Lac-Mégantic

July 6, 2014 marks the one-year anniversary of North America's most catastrophic energy calamity when a runaway oil unit train carrying Bakken crude exploded in this small Quebec town killing 47 people and incinerating ten blocks of its downtown.
Jul 6, 2014   NPR
Fortunately, there were no injuries in the restored, downtown waterfront district in this city of 71,000. Fifteen cars derailed; three exploded into a six-story-high fireball. Oil spilled into the James River, threatening downstream water supplies.
May 2, 2014   Los Angeles Times
The National Transportation Safety Board called on federal regulators on Jan. 23 to approve several measures in light of a rash of oil train derailments and crude oil explosions as did their Canadian counterparts, the Transportation Safety Board.
Jan 28, 2014   The Wall Street Journal
Call it the Lac-Mégantic effect - the July 6 conflagration that leveled the downtown, killing 47 people, has implications for all jurisdictions where oil and freight trains run. Cities must recognize that rail insurance policies are woefully lacking.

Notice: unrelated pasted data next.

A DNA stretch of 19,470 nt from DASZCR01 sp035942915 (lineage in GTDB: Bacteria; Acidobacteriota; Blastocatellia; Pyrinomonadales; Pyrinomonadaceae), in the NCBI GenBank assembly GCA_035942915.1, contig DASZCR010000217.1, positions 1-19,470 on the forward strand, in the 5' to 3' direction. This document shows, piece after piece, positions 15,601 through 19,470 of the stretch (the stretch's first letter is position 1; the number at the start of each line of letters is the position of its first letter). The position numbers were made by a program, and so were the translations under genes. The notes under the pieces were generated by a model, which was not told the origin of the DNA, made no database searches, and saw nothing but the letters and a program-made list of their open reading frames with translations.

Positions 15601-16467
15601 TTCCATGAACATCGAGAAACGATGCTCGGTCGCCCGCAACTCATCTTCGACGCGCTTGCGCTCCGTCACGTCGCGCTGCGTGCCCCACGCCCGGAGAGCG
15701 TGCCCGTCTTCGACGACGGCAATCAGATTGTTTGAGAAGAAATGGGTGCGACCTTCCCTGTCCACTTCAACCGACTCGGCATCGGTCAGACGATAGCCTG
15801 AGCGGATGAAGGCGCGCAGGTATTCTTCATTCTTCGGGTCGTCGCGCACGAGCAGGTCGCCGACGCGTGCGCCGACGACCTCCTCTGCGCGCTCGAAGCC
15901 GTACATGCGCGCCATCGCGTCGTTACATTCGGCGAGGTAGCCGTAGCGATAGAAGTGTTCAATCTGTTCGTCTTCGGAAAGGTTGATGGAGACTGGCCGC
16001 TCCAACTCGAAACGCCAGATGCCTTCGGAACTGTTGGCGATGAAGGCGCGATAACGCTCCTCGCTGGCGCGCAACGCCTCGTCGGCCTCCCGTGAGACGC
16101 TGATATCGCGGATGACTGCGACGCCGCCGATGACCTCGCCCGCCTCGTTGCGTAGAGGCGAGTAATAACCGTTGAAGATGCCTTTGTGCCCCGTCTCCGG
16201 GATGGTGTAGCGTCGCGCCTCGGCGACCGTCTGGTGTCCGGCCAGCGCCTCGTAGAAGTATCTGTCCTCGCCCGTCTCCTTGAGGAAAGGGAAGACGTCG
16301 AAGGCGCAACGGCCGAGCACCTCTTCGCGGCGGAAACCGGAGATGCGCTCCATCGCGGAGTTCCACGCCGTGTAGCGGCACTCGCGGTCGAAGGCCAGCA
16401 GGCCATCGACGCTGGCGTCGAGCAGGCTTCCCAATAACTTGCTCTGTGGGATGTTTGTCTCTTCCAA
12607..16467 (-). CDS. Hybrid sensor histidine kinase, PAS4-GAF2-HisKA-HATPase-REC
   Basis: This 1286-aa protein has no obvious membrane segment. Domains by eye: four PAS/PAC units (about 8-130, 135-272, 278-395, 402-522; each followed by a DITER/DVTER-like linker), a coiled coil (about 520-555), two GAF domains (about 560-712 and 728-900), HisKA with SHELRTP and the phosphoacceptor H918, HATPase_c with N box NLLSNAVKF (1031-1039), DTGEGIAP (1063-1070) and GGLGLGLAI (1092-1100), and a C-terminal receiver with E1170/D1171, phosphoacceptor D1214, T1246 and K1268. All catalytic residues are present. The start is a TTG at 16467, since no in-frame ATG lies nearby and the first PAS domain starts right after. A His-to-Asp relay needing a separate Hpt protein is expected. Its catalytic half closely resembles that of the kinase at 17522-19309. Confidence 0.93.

Jan 14, 2014   The Wall Street Journal
Jeff Rubins, a Canadian economist with a track record of predictions come to pass, warns that fast increasing rail shipments of crude oil are a ticking time bomb for the North American cities en-route such as Chicago and Toronto.
Jan 6, 2014   Maclean's Magazine
Reuters reports that at 1 a.m. on Oct. 19, 13 cars of a CN train hauling oil and LPG derailed in Alberta. One car exploded and three others caught fire. Fortunately, there were no injuries, unlike July's fatal conflagration in Lac-Mégantic, Quebec.
Oct 21, 2013   Reuters
Lac-Mégantic, Quebec was the site of a train derailment that cost dozens of lives and destroyed 10 blocks of its downtown. Now residents and town leaders are working to heal from that tragic event with plans for the future.
Aug 22, 2013   The Globe and Mail